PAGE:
A new drawing of a cat has been found in Peru. You might say, "big deal" unless you're a fan of cats, or you're a fan of mysteries. That's because the cat drawing was discovered on the side of a steep hill, and it is part of the famous Nazca Lines.
What are they?
The Nazca Lines are what's called geoglyphs, which are essentially drawings made on soil. Located in southern Peru about 250 miles (400 km) south of the capital, Lima, the Nazca Lines were made sometime between 500 BCE and 500 CE.
The lines were made by removing the reddish-brown iron oxide-coated pebbles that cover the surface of the Nazca Desert, revealing the light-colored clay that lies beneath. The lines are 4 to 6 inches deep (10 to 15 cm) and they have remained undisturbed for so long due to the area's extremely dry and windless conditions, coupled with a near-constant temperature of 77° F (25° C).
The Nazca Desert is one of the driest places on Earth, and the Lines cover an area of about 170 square miles (450 km 2). The width of the lines varies considerably, with over half measuring 1-foot (0.3 m) wide, and others measuring 6-feet (1.8 m) wide.
There are three types of Lines: straight lines, geometric shapes, and pictorial representations. There are over 800 straight lines, some of which are 30 miles (48 km) long. The more than 300 geometric shapes include rectangles, triangles, trapezoids, and spirals.
There are approximately 70 figures depicting animals and plants, and many of them are colossal in size. The hummingbird is 305-feet (93 m) long, the condor is 440-feet (134 m) long, the monkey is 305 feet by 190 feet (93 by 58 m), and the spider is 154-feet (47 m) long.
What makes the Nazca Lines so tantalizing is that these designs and figures can only be recognized from a height, such as from a hilltop, or from the air. That wouldn't be mysterious except for the fact that between 500 BCE and 500 CE, no one was flying.
The Lines' history
The Nazca Lines were first mentioned in a 1553 book, and again in 1586. However, they were only really discovered during the 1930s by Peruvian military and civilian pilots flying over the area.
In 1940, American history professor Paul Kosok was in Peru studying ancient irrigation systems when he flew over the Nazca Lines. Kosok reported what he had seen, and that's when the "Lady of the Lines" got involved.
German mathematician and archaeologist Maria Reiche had studied mathematics, astronomy, geography, and foreign languages at the Dresden Technical University, and she was fluent in five languages. That helped her to land a job in 1932 as a governess for the children of the German consul to Peru.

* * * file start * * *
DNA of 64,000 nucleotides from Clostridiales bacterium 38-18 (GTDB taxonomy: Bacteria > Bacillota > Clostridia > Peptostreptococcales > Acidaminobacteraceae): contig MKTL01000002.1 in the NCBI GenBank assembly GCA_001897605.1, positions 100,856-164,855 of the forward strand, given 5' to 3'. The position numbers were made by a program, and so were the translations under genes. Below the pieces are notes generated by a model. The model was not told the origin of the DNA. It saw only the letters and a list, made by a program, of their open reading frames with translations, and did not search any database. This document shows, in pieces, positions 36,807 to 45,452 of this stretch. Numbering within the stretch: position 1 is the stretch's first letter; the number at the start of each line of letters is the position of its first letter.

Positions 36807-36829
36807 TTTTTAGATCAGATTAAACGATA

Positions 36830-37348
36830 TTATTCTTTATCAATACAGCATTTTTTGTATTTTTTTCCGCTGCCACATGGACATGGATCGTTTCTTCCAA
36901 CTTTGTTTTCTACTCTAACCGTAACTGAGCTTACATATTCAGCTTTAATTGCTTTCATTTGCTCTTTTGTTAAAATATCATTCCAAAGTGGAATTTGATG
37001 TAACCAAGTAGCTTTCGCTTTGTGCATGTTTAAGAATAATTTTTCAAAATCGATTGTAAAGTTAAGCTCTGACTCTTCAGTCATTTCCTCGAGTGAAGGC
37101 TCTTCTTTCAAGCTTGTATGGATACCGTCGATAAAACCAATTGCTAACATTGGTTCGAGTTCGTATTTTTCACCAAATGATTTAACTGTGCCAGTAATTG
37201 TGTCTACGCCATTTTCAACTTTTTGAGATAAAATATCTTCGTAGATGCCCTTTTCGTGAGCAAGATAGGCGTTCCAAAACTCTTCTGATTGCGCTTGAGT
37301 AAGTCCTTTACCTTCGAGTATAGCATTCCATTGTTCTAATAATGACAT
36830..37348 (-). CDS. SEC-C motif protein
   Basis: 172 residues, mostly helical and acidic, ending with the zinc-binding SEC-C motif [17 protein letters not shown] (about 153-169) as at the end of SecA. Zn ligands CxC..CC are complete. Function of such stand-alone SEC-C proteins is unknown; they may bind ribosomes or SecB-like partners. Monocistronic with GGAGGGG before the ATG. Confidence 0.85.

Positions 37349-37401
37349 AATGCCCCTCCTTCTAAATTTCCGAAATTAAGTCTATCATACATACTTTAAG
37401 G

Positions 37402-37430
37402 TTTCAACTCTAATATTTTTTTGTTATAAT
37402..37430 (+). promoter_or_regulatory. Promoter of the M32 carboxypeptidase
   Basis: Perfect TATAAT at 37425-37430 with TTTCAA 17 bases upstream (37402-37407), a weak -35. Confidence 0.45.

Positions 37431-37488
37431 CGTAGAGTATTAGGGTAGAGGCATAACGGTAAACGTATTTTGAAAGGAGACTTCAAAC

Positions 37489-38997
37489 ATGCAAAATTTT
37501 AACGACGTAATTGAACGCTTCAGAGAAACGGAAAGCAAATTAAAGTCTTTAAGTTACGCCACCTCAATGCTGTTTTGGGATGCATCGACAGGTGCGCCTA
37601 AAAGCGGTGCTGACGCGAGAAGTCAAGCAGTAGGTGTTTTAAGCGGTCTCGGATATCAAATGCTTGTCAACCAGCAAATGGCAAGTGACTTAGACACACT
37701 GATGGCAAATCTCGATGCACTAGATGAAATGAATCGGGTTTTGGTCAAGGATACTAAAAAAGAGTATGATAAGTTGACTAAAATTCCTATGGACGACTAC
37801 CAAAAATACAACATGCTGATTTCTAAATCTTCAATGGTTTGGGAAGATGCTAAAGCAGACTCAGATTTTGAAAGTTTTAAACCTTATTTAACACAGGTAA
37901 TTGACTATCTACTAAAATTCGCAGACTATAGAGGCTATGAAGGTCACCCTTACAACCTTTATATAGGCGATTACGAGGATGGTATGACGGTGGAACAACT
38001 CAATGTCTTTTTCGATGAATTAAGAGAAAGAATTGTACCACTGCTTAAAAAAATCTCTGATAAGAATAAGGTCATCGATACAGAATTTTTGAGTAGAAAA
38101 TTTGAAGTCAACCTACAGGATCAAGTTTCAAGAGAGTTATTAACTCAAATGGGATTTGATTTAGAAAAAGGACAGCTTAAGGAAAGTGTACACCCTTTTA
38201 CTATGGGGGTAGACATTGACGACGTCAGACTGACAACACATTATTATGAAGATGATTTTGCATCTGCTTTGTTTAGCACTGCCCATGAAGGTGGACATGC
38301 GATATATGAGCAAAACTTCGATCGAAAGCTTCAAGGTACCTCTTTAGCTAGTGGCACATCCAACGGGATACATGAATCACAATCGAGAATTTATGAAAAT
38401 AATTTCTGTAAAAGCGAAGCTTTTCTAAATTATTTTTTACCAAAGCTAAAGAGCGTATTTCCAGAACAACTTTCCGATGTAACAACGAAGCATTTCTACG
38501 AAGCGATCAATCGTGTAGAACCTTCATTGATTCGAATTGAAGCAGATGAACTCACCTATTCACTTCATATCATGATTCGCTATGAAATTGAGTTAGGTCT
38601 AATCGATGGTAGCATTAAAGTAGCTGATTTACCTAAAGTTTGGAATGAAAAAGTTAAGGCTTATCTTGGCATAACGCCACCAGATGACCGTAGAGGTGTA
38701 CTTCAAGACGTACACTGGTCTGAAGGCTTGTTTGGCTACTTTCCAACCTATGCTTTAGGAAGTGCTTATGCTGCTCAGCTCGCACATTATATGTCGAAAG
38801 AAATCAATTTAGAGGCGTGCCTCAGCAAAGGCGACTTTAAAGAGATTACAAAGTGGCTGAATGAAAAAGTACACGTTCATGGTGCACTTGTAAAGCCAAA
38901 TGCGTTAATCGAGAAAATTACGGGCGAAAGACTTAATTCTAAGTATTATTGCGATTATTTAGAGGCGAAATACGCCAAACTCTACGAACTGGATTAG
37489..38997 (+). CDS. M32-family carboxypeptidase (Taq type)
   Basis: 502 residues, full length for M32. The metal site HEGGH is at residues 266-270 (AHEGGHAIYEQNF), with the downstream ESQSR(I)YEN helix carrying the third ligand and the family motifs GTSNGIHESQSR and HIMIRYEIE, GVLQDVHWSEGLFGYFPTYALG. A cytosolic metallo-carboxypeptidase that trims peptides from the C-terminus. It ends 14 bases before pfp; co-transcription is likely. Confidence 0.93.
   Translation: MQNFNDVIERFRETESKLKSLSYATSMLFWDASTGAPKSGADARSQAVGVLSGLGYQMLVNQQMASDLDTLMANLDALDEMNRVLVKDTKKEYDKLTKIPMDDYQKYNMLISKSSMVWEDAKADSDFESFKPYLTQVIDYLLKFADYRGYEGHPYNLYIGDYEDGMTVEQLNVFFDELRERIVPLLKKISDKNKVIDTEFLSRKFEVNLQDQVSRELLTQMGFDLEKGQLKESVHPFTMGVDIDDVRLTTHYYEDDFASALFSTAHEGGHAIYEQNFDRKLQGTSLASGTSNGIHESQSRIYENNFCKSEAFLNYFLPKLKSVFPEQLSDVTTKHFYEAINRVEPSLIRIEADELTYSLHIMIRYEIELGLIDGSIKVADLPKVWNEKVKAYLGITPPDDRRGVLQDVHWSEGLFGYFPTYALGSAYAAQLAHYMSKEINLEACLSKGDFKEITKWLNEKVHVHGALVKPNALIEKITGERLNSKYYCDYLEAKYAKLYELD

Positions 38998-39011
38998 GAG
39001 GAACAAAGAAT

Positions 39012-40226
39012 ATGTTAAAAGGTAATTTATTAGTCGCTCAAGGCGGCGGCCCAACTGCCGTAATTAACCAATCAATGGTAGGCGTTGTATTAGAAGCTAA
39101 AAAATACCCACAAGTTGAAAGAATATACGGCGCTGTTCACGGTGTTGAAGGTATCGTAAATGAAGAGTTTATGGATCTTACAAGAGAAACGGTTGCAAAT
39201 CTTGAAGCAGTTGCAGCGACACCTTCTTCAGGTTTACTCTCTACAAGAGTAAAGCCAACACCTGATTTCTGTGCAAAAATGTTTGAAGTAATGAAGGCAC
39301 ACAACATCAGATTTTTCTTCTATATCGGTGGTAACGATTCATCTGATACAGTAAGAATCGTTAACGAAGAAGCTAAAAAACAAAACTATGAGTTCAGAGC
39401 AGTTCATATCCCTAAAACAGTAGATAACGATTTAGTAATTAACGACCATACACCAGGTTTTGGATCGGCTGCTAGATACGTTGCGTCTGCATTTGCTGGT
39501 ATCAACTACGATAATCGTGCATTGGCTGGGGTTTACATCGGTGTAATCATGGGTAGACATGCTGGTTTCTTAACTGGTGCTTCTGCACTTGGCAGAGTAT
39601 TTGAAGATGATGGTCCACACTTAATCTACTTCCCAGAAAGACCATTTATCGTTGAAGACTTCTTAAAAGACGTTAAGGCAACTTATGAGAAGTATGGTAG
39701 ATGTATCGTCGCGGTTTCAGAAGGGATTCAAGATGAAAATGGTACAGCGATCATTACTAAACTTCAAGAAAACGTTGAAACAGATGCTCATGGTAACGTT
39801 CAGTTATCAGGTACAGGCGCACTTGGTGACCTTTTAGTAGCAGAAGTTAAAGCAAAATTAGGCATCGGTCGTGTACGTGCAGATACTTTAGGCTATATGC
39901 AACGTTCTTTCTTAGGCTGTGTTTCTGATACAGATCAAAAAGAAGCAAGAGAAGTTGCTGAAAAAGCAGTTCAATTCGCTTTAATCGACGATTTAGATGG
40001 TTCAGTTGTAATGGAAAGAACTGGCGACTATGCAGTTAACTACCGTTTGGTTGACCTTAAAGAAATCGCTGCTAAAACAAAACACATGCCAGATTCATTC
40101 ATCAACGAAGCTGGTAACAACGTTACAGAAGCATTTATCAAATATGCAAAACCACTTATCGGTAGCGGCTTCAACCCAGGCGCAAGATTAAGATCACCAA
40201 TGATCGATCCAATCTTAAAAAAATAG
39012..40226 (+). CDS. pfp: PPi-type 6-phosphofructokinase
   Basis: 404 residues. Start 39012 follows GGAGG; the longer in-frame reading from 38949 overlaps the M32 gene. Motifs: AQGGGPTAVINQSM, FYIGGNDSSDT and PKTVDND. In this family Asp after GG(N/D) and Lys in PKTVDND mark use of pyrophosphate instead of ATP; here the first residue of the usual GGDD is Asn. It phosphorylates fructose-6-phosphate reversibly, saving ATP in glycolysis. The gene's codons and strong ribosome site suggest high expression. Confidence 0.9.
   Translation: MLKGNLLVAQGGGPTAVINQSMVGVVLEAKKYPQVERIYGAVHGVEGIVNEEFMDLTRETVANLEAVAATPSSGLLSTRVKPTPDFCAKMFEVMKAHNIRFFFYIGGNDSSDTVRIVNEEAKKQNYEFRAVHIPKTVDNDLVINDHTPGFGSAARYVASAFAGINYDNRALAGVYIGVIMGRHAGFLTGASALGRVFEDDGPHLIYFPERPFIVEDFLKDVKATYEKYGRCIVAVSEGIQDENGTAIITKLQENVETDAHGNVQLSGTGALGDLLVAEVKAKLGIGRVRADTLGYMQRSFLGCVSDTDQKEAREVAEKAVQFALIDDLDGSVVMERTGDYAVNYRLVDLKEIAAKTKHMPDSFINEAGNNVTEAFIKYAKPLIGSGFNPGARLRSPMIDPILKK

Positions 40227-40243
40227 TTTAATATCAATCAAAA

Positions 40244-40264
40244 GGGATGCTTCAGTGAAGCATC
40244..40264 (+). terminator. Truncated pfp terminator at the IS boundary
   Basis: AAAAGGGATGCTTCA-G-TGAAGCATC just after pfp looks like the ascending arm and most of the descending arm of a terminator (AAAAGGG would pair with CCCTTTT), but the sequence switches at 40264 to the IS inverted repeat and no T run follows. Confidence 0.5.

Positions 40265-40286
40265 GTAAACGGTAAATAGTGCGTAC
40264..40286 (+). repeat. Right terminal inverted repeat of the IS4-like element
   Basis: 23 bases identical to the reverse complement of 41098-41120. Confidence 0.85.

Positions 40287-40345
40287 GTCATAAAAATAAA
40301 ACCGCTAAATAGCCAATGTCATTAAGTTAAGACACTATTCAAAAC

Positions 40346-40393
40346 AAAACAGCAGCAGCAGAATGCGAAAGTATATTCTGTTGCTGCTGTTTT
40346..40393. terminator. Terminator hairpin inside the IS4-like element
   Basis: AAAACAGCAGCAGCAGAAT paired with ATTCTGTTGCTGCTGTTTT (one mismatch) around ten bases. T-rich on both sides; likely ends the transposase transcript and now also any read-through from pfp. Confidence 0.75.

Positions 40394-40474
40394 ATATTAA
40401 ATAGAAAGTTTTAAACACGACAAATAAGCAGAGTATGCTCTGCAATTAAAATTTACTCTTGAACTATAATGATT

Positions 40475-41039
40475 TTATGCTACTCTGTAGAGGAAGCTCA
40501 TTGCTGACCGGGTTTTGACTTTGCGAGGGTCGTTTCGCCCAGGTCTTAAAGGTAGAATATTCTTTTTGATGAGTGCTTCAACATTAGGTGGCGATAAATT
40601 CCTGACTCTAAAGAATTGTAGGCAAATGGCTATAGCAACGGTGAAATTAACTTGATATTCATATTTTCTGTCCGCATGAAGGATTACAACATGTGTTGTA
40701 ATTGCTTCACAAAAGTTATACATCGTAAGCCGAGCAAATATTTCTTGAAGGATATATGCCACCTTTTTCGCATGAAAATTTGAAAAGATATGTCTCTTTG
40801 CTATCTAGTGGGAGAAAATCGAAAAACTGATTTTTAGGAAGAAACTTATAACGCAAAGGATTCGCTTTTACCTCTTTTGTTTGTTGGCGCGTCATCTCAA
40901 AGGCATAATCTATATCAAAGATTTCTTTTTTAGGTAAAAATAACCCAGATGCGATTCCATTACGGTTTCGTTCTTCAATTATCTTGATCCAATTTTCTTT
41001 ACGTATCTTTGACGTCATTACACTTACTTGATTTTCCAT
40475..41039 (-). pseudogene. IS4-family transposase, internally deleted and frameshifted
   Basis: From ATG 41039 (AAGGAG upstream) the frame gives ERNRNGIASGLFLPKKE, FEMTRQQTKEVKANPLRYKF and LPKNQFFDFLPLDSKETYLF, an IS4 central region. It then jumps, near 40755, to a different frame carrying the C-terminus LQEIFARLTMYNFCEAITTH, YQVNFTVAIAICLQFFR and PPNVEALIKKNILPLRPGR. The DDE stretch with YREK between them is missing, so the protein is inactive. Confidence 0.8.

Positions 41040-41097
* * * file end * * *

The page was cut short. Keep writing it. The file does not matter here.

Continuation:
In 1939 when World War II broke out, Reiche chose to remain in Peru, and she moved to Nazca to study the Lines along with Kosok. The two concluded that the Lines were part of a large-scale celestial calendar, with the figures pointing to places on the horizon where the sun and other celestial bodies either rose or set on the Summer and Winter solstices.
This is similar to Stonehenge in England; however, in 1990, two experts in archaeoastronomy, Gerald Hawkins and Anthony Aveni, concluded that there was insufficient evidence to back up Kosok's and Reiche's conclusions.
In 1949, Reiche published her theories about the Nazca Lines in a book entitled, The Mystery of the Desert. Reiche used the profits from sales of the book to hire security personnel to guard the Lines, and she eventually convinced the Peruvian government to restrict public ground access to the Lines. That restriction is still in effect today, however, the Lines can be flown over.
The person who really brought the Nazca Lines to the public's attention was Swiss author Erich von Däniken who published in 1968 the blockbuster book, Chariots of the Gods? In the book, von Däniken asserted that the Lines had been created by indigenous people in order to communicate with aliens who flew over the area, and that some of the Lines comprised an ancient alien landing strip.
Von Däniken might have been inspired by the figure of the Nazca "alien" shown below.
In 1998, senior astronomer at Chicago's Adler Planetarium, Phyllis Pitluga, described the figures as "representations of heavenly shapes," a conclusion that has been criticized. Since 1996, two archaeologists, Markus Reindel and Johny Island have been examining the Lines, and they have determined that some of the geoglyphs follow the paths of aquifers and aqueducts that collect water.
In 2011, a team from Japan's Yamagata University discovered two new figures, those of a human head and an animal. In a June 2019 article in Smithsonian Magazine, a multi-disciplinary team of Japanese researchers identified some of the birds shown in the Lines, and strangely, they weren't birds local to the area. That same year, the Yamagata University team, along with IBM Japan, announced the discovery of 143 new geoglyphs, some of which had been found through machine learning.
The Nazca Lines today
In 1994, the Nazca Lines were designated a UNESCO World Heritage Site. In May 2018, on the 115th anniversary of her birth, Google commemorated Maria Reiche with a Google Doodle. Reiche's home in Nazca has been adapted into a museum called the Museo Maria Reiche. The airport at Nazca has been named the Maria Reiche Neuman Airport, and some 50 schools and other institutions in Peru have been named after her.
As the cat joins the other Nazca figures, we're still no closer to understanding the purpose of the Nazca Lines, or by whom they were intended to be viewed.